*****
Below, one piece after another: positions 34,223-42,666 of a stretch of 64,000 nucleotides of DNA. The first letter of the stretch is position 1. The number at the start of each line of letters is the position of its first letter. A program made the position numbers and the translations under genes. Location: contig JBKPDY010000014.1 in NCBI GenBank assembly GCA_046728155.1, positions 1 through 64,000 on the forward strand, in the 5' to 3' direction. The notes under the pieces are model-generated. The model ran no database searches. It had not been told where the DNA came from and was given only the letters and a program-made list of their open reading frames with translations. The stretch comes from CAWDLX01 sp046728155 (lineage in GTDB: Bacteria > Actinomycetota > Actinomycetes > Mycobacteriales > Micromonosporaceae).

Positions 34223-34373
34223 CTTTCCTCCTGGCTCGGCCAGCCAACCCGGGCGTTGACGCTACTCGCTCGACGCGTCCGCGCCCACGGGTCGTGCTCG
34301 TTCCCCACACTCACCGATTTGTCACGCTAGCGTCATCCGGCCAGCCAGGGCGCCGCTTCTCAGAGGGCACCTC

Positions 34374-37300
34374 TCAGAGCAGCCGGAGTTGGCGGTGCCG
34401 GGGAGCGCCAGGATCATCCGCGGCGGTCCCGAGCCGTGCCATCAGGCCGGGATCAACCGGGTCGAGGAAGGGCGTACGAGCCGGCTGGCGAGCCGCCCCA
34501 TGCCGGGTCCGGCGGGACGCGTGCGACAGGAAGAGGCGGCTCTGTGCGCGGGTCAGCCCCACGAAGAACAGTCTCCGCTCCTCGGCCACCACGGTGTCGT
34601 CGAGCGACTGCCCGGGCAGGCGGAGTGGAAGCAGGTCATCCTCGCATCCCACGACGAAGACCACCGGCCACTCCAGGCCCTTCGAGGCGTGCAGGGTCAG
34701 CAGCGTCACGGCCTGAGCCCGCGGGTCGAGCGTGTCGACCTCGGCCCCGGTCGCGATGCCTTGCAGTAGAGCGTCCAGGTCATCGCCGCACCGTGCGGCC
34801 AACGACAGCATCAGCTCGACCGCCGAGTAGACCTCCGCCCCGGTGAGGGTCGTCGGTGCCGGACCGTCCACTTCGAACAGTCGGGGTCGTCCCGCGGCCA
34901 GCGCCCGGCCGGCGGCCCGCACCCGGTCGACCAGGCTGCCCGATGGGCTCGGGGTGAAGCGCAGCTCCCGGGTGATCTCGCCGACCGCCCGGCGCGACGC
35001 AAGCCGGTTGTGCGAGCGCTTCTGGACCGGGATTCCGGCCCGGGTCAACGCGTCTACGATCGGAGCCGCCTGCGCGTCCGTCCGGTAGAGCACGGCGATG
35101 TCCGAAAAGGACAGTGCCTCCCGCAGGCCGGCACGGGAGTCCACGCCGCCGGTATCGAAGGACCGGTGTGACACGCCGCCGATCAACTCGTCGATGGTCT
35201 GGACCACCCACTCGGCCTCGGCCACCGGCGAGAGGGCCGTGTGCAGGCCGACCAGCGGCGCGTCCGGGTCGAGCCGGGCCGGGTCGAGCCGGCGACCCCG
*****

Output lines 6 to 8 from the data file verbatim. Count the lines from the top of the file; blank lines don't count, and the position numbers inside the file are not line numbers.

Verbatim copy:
34374 TCAGAGCAGCCGGAGTTGGCGGTGCCG
34401 GGGAGCGCCAGGATCATCCGCGGCGGTCCCGAGCCGTGCCATCAGGCCGGGATCAACCGGGTCGAGGAAGGGCGTACGAGCCGGCTGGCGAGCCGCCCCA
34501 TGCCGGGTCCGGCGGGACGCGTGCGACAGGAAGAGGCGGCTCTGTGCGCGGGTCAGCCCCACGAAGAACAGTCTCCGCTCCTCGGCCACCACGGTGTCGT